Volume 7, Issue Number 4 October 1, 2002

New User’s Guide to National Electrical Code® is published

A new official reference book from the publisher of the NEC® has just been released. User’s Guide to the National Electrical Code® is a companion volume to NFPA’s National Electrical Code® Handbook.

But the two books are intended for somewhat different audiences. “User’s Guide is aimed at people who may just be learning about the National Electrical Code for the first time,” says the author, Brooke Stauffer. “It provides more background information about how the NEC is developed, how the Code book is organized and the best ways to use it, and about the general requirements of Chapters 1-4 that apply to all electrical installations.”

Stauffer is executive director for standards and safety with the National Electrical Contractors Association (NECA), and in addition to writing and lecturing widely on NEC-related topics, he has been a member of three Code-making panels of the NEC. Currently Stauffer serves on CMP-1, which is responsible for NEC Articles 80, 90, 100, and 100. Introduction to the NEC “We think that User’s Guide to the National Electrical Code will be an ideal textbook for technical-vocational school students, first-year electrical apprentices, first-year electrical engineering students, and anybody else who’s just being introduced to the NEC® for the first time,” explains Mark W. Earley, P.E., NFPA chief electrical engineer.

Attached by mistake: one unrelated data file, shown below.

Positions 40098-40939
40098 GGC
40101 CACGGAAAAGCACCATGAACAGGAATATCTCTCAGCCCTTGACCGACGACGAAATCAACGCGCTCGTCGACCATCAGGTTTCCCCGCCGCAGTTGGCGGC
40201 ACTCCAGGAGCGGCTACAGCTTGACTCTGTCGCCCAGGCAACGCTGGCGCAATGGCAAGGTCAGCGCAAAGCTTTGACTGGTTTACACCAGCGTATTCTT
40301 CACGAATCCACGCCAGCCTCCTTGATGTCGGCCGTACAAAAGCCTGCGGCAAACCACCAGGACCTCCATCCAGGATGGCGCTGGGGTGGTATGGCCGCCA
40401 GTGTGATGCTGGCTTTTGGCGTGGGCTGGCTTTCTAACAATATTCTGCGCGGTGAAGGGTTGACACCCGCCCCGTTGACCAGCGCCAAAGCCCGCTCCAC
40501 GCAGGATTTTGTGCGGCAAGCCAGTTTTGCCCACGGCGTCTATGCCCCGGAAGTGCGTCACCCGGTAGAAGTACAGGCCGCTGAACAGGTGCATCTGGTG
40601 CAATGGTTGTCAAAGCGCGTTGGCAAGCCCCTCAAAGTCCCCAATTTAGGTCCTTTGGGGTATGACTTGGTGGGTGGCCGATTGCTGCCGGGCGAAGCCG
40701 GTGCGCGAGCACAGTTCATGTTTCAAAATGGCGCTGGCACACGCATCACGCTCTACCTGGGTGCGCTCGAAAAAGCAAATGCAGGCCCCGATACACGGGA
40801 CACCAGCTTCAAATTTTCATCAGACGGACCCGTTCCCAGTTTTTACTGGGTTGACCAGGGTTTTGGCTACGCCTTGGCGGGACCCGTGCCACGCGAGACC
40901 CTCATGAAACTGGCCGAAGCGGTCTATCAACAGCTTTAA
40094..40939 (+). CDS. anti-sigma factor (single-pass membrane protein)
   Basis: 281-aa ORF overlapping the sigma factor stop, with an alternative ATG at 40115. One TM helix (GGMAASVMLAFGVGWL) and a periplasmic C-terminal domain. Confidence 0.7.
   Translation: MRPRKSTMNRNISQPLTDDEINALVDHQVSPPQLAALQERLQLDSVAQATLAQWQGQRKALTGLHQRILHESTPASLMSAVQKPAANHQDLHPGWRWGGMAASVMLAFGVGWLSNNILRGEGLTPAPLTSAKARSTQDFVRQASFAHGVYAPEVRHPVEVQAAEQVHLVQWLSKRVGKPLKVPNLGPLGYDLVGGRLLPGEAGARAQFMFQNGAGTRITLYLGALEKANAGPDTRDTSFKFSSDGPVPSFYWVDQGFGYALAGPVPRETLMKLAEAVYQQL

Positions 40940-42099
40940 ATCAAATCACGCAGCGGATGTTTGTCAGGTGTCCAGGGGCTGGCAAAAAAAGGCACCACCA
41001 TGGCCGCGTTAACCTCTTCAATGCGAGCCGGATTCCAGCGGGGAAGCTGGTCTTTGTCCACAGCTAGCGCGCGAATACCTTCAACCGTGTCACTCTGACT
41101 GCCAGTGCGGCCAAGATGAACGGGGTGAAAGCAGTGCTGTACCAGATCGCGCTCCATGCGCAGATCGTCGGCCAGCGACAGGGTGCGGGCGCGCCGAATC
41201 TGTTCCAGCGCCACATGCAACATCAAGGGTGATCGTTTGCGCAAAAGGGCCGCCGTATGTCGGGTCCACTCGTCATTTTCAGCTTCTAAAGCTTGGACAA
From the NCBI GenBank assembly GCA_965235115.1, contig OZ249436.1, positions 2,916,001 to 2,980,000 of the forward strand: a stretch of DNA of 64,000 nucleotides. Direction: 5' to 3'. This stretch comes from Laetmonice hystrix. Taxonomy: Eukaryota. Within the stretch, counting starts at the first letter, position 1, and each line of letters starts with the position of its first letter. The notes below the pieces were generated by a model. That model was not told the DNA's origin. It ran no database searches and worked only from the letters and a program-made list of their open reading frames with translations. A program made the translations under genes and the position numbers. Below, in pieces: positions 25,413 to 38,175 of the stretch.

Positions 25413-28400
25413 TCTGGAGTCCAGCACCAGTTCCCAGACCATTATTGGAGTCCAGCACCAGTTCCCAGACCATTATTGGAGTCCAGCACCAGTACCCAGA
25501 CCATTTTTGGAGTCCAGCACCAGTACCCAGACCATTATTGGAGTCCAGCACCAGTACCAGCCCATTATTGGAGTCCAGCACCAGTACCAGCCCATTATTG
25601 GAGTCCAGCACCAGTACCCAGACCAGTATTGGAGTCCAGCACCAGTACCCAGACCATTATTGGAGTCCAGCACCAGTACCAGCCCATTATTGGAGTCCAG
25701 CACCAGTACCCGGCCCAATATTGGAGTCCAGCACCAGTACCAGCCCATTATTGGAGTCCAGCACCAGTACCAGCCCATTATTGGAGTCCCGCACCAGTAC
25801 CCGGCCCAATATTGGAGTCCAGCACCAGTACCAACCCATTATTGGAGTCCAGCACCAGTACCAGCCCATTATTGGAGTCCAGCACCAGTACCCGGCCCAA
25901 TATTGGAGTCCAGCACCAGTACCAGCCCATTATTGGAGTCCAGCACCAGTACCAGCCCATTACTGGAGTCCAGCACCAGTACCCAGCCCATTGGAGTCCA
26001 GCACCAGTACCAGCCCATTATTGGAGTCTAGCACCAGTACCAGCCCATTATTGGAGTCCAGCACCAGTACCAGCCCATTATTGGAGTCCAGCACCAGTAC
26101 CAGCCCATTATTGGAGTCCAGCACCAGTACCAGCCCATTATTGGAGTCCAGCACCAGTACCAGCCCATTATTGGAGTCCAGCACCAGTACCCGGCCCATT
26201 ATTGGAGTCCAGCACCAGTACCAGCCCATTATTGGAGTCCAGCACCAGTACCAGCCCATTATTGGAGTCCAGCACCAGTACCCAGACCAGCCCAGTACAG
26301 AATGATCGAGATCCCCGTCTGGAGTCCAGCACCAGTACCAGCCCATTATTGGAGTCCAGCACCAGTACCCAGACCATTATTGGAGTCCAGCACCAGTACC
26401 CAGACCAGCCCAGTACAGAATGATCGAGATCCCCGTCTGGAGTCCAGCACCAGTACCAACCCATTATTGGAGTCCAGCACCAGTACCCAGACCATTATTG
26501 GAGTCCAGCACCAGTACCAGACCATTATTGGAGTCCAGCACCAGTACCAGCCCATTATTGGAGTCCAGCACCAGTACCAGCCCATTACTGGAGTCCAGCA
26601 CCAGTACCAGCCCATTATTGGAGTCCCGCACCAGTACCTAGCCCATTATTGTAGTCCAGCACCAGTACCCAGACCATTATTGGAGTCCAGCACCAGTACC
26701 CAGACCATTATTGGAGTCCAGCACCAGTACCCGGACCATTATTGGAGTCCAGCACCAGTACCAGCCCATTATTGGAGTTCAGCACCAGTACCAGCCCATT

“You can almost think of it as ‘Code Textbook, Volume 1.’ The more comprehensive National Electrical Code Handbook then becomes Volume 2, for people with greater knowledge and experience of using the NEC. “The two books complement each other and are designed to be used together, but User’s Guide to the National Electrical Code comes first. It forms the foundation for building a body of Code knowledge that an electrician, engineer, or other technical person can use and improve on for a lifetime.”

“We decided to take a different approach with the User’s Guide,” adds Stauffer. “Where the Handbook explains Code requirements section-by-section, we thought the User’s Guide should explain the concepts underlying each Article.” User’s Guide to the National Electrical Code is 300 pages in length. Clear text and more than 200 full-color illustrations, along with actual Code tables and extracts, provide an in-depth introduction to and explanation of the world’s most widely adopted and used regulatory standard: the National Electrical Code (NFPA 70-2002).

Ordering Information. User’s Guide to the National Electrical Code is priced at $49.50. It can be ordered at 1-800-344-3555 or ISBN 0-87765-471-9; NFPA Item Code GDNEC02.